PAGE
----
ET FIRST: Wynonna On Husband's Near Death Accident
By Antoinette Bueno
ET's Nancy O'Dell was first to sit down with Wynonna Judd and her husband, musician Michael "Cactus" Moser, since he lost his leg in a serious motorcycle accident just two months after they were married.
Judd described the accident in graphic detail, stating that she actually saw his leg shatter and "go all over the road."
"[It was] the best day…70 degrees, beautiful sky, we have a gig that night…loving each other and a Harley ride with friends and just this beautiful open space in South Dakota. Roads for miles. Wind in the hair, he's ten feet in front of me and it went from that to, the sound like a tornado that you never forget. I will never forget that smell nor that sound coming from two vehicles colliding, and me going on past him thinking, 'Is he alive or dead? I have no idea,'" she recalled. "I dropped my bike and I run back and he's just lying there. I hear nothing. And then I heard the most beautiful sound on earth and that is him [breathing.] And I got on my belly and looked right in his eyes 'cause I knew if he closed his eyes that he would bleed out and that was it. I was 10 feet behind him when the accident happened and I saw the leg shatter and go all over the road."
Not surprisingly, Moser's road to recovery has been a difficult one.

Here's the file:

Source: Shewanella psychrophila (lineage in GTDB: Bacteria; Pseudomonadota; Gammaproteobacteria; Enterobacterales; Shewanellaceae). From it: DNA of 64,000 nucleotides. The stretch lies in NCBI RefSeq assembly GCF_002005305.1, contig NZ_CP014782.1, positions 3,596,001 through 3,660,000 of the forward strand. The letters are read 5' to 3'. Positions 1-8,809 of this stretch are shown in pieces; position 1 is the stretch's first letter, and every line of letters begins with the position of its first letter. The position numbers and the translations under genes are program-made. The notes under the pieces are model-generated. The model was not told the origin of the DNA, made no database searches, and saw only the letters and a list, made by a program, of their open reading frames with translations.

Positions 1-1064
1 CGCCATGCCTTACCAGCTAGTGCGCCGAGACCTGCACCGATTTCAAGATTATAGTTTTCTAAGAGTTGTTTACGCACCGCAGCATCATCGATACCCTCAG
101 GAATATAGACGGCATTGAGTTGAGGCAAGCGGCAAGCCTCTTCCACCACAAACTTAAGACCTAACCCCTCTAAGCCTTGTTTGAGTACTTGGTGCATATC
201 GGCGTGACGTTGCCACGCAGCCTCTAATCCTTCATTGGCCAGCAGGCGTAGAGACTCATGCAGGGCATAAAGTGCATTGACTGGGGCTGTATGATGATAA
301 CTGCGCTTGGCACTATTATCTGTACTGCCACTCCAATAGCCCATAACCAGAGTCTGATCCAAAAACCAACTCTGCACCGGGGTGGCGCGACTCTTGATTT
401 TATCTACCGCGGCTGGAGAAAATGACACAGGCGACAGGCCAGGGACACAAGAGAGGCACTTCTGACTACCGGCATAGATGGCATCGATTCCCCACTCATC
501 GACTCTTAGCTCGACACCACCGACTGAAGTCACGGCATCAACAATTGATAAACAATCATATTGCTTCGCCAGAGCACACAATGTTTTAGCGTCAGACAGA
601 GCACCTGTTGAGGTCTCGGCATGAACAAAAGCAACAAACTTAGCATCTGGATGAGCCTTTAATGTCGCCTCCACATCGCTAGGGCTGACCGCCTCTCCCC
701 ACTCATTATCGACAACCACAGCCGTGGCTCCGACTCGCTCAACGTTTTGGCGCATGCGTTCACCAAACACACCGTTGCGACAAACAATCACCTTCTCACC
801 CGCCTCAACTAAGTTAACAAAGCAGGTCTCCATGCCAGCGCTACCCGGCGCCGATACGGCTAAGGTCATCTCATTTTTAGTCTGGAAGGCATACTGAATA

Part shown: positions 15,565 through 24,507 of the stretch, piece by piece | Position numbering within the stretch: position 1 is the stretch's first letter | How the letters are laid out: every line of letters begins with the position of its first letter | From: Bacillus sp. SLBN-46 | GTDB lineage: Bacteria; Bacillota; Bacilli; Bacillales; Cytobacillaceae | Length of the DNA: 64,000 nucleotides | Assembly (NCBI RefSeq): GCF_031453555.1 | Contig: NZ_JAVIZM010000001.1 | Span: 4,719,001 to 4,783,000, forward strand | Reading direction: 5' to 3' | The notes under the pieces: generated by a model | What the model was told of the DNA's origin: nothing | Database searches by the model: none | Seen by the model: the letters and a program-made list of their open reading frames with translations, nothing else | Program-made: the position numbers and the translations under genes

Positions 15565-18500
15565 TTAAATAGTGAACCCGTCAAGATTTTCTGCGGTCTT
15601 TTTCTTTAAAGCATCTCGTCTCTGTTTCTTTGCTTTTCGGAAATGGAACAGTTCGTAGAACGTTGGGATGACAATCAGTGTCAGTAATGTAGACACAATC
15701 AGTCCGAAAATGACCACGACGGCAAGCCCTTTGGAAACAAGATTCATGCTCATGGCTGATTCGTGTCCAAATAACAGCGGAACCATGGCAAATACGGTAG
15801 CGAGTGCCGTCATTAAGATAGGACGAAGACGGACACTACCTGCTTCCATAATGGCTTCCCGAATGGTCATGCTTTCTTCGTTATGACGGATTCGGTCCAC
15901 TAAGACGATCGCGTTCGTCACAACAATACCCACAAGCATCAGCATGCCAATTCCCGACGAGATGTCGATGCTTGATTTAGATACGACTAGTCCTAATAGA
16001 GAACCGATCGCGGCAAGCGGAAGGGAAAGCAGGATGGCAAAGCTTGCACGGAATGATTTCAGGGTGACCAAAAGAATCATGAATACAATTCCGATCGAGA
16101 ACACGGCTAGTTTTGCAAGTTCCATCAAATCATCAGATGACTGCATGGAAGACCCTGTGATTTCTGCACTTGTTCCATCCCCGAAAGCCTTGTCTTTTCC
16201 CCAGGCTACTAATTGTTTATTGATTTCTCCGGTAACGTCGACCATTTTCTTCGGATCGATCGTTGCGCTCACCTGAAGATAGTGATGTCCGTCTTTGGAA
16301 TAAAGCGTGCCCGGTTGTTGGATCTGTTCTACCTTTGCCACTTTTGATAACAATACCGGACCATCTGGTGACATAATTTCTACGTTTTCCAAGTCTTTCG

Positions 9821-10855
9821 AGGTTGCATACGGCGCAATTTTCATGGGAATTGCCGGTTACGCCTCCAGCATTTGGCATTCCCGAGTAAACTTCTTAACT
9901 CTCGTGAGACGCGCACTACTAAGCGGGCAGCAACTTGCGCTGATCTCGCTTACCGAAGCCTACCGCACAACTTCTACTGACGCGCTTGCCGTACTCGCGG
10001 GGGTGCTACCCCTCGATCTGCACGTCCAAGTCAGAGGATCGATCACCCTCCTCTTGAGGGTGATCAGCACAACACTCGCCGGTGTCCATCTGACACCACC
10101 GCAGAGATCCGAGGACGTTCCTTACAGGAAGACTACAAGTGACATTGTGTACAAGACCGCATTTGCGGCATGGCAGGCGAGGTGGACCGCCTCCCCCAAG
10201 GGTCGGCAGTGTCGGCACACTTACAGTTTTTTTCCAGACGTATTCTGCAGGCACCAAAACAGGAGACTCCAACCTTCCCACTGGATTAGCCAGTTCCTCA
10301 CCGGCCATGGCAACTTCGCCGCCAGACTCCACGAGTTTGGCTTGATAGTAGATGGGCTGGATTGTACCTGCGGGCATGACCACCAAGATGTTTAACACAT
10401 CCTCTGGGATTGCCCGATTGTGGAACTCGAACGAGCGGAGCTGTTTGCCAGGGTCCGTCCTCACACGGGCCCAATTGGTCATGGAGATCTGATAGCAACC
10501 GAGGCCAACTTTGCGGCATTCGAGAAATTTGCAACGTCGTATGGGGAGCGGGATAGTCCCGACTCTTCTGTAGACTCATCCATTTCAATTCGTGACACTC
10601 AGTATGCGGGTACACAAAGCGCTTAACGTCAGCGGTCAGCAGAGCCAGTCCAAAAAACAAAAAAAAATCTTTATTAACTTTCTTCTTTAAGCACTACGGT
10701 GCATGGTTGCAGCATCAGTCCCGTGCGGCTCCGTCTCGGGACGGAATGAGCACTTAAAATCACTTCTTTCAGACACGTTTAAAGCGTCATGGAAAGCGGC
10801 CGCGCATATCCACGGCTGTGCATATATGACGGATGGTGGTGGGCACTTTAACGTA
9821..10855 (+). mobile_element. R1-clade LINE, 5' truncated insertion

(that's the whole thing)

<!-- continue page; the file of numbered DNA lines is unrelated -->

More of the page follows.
"You just feel so helpless. All you can do is hold [his] hand or tell [him] a story or just be there," Judd said. "I became his nurse, my glasses at the end of my nose, pushing saline up into the gaping wounds and wrapping them. I became a nurse like my mother. I went from wearing the cute newlywed clothes to wearing cotton that had crap all over it, hair in a ponytail, and rolling up my sleeves for the man I love. The bottom line is it makes [you] or breaks you. You realize that you're bonded in a life. When I said I do, I never dreamed I would go through as much as I did as soon as I did."
But the accident did bring the two closer together than ever before.
"It made us so strong that I dare anyone to try and come between us. We are almost bulletproof at this point. If it ever does fall apart, it's because the two of us are not communicating. Nobody has come between us, not even our children," she said. "When they say 'your better half' I would say I was [his] 'other half.' I would literally stand in the shower and be [his] left side. For better or for worse; I was thinking for better or for worse like when were eighty [years old]. I didn't expect it to be two months into our marriage."